For service providers offering precision programs, hope springs eternal in winter. Services are evaluated, new offerings are considered, growers are consulted, and plans are developed in the spirit of bringing better value to customers, and more profit to the bottom line.
Half-way into 2017, and well into the spring season, we wanted to get a sense for how well battle plans survived amid nagging low crop prices and ongoing upheaval and evolution in the precision technology market. To gain some insight, PrecisionAg® Professional conducted an electronic survey of the audience for this mid-year report.
Of the 186 responses, those who indicated their precision service program has emerged better (37%) or significantly better (8%) than expected was exactly equal to the number who said the season has played out as expected (45%). Just 10% said the precision program has performed worse than expected.
David Swain, Manager of Precision Agriculture for Southern States Cooperative, said that a hopeful winter plan has netted mixed results, but good growth in some areas. “Our goals were very positive going into last fall and continued positive heading into spring,” says Swain. “In a time that our economy has seemed to drive toward cost-cutting, we — and a number of our customers — are more focused on a higher level of resource management and return on investment. We believe that our program is a key tool in that higher level of management.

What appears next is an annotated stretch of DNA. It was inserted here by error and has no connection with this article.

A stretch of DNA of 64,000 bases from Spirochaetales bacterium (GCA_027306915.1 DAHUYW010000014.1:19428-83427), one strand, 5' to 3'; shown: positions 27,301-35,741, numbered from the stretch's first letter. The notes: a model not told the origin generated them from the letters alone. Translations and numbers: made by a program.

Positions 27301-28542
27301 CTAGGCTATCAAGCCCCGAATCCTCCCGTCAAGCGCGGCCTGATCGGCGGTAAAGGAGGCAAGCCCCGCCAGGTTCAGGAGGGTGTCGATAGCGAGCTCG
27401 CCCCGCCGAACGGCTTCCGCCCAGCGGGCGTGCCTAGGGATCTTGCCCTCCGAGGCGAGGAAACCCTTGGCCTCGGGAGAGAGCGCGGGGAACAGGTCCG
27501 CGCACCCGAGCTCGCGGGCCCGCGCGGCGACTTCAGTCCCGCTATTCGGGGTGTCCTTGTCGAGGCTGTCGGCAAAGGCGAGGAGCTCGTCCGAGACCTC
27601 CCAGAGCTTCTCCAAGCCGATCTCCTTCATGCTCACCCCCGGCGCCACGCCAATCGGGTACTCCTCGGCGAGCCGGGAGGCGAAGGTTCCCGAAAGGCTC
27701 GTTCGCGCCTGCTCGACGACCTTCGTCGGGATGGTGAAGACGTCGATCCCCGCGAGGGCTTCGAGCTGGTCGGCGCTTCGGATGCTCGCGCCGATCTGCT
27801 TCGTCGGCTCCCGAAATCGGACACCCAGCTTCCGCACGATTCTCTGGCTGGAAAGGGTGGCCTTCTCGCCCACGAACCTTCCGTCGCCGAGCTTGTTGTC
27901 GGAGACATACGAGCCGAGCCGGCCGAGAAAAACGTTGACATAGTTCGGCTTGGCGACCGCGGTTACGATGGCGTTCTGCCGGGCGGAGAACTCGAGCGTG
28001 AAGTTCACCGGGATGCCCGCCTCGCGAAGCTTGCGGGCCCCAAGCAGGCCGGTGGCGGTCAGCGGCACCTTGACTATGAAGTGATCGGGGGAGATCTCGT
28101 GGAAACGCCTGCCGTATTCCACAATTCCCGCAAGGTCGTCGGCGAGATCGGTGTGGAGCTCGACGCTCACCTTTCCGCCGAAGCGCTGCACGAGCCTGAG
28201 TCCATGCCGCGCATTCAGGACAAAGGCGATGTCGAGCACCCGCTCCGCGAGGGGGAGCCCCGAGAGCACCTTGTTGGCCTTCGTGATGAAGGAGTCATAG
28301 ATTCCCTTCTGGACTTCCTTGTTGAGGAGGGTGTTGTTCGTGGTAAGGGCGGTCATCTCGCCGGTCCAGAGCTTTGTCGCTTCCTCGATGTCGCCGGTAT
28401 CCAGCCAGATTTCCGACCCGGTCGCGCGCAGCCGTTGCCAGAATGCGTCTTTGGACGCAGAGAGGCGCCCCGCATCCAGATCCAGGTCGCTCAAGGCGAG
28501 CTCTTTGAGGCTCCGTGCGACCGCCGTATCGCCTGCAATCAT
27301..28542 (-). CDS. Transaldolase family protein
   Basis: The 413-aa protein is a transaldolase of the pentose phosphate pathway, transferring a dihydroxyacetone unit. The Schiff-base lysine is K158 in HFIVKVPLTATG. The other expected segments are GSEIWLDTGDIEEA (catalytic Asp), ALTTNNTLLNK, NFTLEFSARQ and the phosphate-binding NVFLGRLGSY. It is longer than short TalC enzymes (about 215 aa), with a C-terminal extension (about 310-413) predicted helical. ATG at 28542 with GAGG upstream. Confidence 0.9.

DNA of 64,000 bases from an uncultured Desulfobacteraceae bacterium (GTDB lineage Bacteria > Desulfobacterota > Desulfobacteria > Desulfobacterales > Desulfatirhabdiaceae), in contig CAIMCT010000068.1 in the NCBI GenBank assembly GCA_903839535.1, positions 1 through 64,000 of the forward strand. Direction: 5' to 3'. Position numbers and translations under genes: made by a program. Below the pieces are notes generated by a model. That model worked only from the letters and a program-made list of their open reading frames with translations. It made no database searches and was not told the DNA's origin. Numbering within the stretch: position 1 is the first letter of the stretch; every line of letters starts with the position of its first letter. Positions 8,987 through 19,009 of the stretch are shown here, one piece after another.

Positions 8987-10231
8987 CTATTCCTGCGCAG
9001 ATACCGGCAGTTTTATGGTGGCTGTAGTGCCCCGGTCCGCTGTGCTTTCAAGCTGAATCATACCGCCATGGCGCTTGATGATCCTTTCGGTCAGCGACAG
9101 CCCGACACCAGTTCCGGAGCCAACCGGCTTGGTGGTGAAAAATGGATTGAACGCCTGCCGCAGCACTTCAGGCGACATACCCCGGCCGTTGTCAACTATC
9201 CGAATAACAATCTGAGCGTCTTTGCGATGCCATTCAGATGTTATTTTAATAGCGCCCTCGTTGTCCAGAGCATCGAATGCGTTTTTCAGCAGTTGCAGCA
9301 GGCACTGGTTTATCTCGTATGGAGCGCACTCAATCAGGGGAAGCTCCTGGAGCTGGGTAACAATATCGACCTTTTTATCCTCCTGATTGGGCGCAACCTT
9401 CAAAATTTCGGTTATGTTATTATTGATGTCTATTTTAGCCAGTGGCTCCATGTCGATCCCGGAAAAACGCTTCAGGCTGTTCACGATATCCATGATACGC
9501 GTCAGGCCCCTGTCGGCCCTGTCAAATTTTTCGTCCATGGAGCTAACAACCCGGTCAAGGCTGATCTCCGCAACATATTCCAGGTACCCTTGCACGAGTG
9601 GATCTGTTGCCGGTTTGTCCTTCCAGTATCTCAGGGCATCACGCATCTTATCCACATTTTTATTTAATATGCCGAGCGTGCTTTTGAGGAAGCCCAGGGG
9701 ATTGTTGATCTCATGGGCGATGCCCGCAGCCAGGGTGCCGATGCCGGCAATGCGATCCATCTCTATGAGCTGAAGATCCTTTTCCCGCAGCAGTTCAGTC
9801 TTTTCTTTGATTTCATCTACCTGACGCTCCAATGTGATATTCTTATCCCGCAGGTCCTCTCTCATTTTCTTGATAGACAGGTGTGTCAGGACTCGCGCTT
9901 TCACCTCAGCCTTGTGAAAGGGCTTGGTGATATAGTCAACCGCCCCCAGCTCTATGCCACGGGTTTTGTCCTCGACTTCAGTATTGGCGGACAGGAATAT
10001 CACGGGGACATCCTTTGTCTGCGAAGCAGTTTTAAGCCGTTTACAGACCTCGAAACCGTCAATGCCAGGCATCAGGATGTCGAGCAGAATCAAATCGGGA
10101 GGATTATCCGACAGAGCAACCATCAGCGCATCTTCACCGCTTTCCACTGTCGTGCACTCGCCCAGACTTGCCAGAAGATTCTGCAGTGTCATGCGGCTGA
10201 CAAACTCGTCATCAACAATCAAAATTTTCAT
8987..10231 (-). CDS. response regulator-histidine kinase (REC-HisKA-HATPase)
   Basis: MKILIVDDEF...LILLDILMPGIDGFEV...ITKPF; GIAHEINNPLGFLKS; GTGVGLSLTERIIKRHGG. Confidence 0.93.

“So far, we are seeing mixed results,” he continues, “although there are areas that we have actually grown our precision agriculture business. The balance of our business has remained consistent in our program with minimal growth, but really haven’t see any significant drop.”
At NEW Coop, Ft. Dodge, IA, growing the customer base was necessary for the company to meet aggressive departmental goals against the specter of low commodity prices. “The addition of labor in our precision agriculture department has helped with being more visible to our customers and building stronger relationships,” says Shane Carlson, manager of precision agriculture.
Heartland Coop, West Des Moines, IA, also focused on the workforce in its precision program. “The past year, we continued extension and development of a support and service team that enhances the precision agriculture offerings to Heartland Coop customers thru Heartland’s agronomy sales team,” says Craig Orr, Director of Marketing.
Heartland’s offering is a “customized blend” of its proprietary Farm Field precision program with Climate Corp.’s FieldView, the R7 Tool from Winfield United, and the AgSolver return on investment platform.
“It is tailored to each grower’s individual needs along with a calendar plan for each grower to deliver the contracted services in a timely manner,” says Orr. “Acre growth is taking place within all four.”
Darrin Martin, precision agriculture manager at equipment dealer Wakarusa LLC, Wakarusa, IN, says an uptick in advertising spend has helped the dealer group improve sales by 20% in 2017. Pushing service has been key.